Host: UN Development Program
Location: Rio de Janeiro, Brazil
Dates: June 20-22, 2012
The United Nations Conference on Sustainable Development was held in 2012 in Rio de Janeiro, the home of the first UN Earth Summit in 1992. Studying ‘Rio+20’ provided a opportunity to situate biodiversity conservation governance within a broader sustainable development agenda, where concerns with poverty alleviation, human health, and food security are of equal focus.
At this third CEE, 13 researchers collaborated on site, and our efforts were enhanced by the Mount Holyoke research team that also conducted research at preparatory events at UN headquarters in in New York City.
Key Agenda Items
- Develop the outcome document, “The Future We Want“
- Agree to develop global UN Sustainable Development Goals (SDGs)
- Discuss the role of the UN in protecting marine biodiversity in areas beyond national jurisdictions, on the ‘high seas’
The CEE Team
Team members: Bridget Brady, Lisa Campbell, Catherine Corson, Luke Fairbanks, Angela Kim, Julianna Lord, Ken MacDonald, Emma Puka-Beals, Jennifer Silver, Peter Wilshusen, and Ahdi Zuber.
Logistics: Rebecca Gruby
At Rio+20, we organized ourselves into three sub-groups, focused on human rights, corporate sustainability, and the blue economy. Collaboration in the larger team was constrained by a meeting venue 30-60 minutes by shuttle from most hotels, a separate location for the UN Global Compact for corporate sustainability, a 12/hour/day formal program with few breaks, and few places to meet when breaks occurred. Without core funding for the research, we had few incentives to overcome these constraints to broad collaboration and instead prioritized our work in sub-groups.
Sub-groups had momentum from past CEEs, and focusing more narrowly on these interests allowed us to think about meetings in relation to one another over time, which in turn influenced our emerging understanding of global environmental governance and processes of assemblage.
Catherine Corson also involved Mount Holyoke undergraduates, and took advantage of the college’s proximately to UN headquarters in New York City to initiated a pilot project to study the preparatory process for the conference. This expanded the CEE method to capture multiple stages of negotiations, which helps to better understand in what ways ‘the meeting’ matters.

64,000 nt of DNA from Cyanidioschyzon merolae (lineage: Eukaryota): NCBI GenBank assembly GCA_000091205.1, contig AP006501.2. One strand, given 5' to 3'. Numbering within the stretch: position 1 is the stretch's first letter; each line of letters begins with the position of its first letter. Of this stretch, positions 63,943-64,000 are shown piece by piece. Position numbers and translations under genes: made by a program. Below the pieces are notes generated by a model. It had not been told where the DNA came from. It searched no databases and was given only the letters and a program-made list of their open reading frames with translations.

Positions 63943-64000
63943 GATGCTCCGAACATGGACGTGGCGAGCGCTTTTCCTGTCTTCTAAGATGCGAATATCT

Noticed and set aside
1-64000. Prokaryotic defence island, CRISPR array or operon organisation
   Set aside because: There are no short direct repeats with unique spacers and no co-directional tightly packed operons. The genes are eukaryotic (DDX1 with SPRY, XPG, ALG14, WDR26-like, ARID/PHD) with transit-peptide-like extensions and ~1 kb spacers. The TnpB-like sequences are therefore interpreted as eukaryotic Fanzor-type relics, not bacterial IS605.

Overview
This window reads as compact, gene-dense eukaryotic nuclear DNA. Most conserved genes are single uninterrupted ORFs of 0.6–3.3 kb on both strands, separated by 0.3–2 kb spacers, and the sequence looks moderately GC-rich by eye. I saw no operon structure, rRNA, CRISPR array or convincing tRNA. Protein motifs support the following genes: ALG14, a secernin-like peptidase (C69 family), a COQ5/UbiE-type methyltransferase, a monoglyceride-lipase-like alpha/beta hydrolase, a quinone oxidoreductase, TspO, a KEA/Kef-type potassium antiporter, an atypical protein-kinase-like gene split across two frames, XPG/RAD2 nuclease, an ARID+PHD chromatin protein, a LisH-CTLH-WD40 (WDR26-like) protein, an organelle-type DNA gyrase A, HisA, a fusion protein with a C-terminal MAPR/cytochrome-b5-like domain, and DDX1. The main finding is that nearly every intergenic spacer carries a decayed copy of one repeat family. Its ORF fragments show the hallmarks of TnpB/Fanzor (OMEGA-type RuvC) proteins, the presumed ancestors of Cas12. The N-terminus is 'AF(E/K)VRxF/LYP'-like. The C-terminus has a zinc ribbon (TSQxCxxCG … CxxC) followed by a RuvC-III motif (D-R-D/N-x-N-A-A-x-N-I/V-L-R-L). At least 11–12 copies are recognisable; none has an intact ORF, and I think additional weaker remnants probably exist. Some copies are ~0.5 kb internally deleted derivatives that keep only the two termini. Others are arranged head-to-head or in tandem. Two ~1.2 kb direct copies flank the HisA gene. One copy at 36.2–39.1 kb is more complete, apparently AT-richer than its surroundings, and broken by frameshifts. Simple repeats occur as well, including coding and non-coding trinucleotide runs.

Key Collaborative Findings
- Though the ‘major groups’ mechanism, civil society organizations often self-discipline about procedural rules and behavioral norms, to retain formal rights to participate
- In contrast to Green Economy, Blue Economy (a term mobilized by Small Island Development States during Rio+20 preparations) was mostly uncontested, but defined differently among its proponents
- The UN Global Compact extends the economistic field of conservation governance
- Corson et al. 2015, Silver et al. 2015, Wilshusen and MacDonald, 2017
"We recognize that people are at the centre of sustainable development and in this regard we strive for a world that is just, equitable and inclusive, and we commit to work together to promote sustained and inclusive economic growth, social development and environmental protection and thereby to benefit all."
- Rio+20 outcome document "Future We Want"
This research was funded primarily by internal resources at the home institutions of the authors. Additional support for Mount Holyoke students was provided by a private donor Ron Oehl. Rebecca Gruby received support from the Oak Foundation.
Campbell, L. M., Gray, N. J., Fairbanks, L. W., Silver, J. J., & Gruby, R. L. (2013). Oceans at Rio+20. Conservation Letters, 6(6), 439-447. doi:10.1111/conl.12035
Corson, C., S. Brady, A. Zuber, J. Lord, and A. Kim, 2015. “The Right to Resist: Subordinating Civil Society at Rio+20.” The Journal of Peasant Studies 42 (3): 859-878.
Silver, J.J., Noella J. Gray, Lisa M. Campbell, Luke W. Fairbanks, and R.L. Gruby, 2015. “Blue Economy and Competing Discourses in International Oceans Governance.” The Journal of Environment and Development 24 (2): 135-160.
Wilshusen, P., and K.I. MacDonald, 2017. “Fields of Green: Corporate Sustainability and the Production of Economistic Environmental Governance.” Environment and Planning A 49: 1824-1845.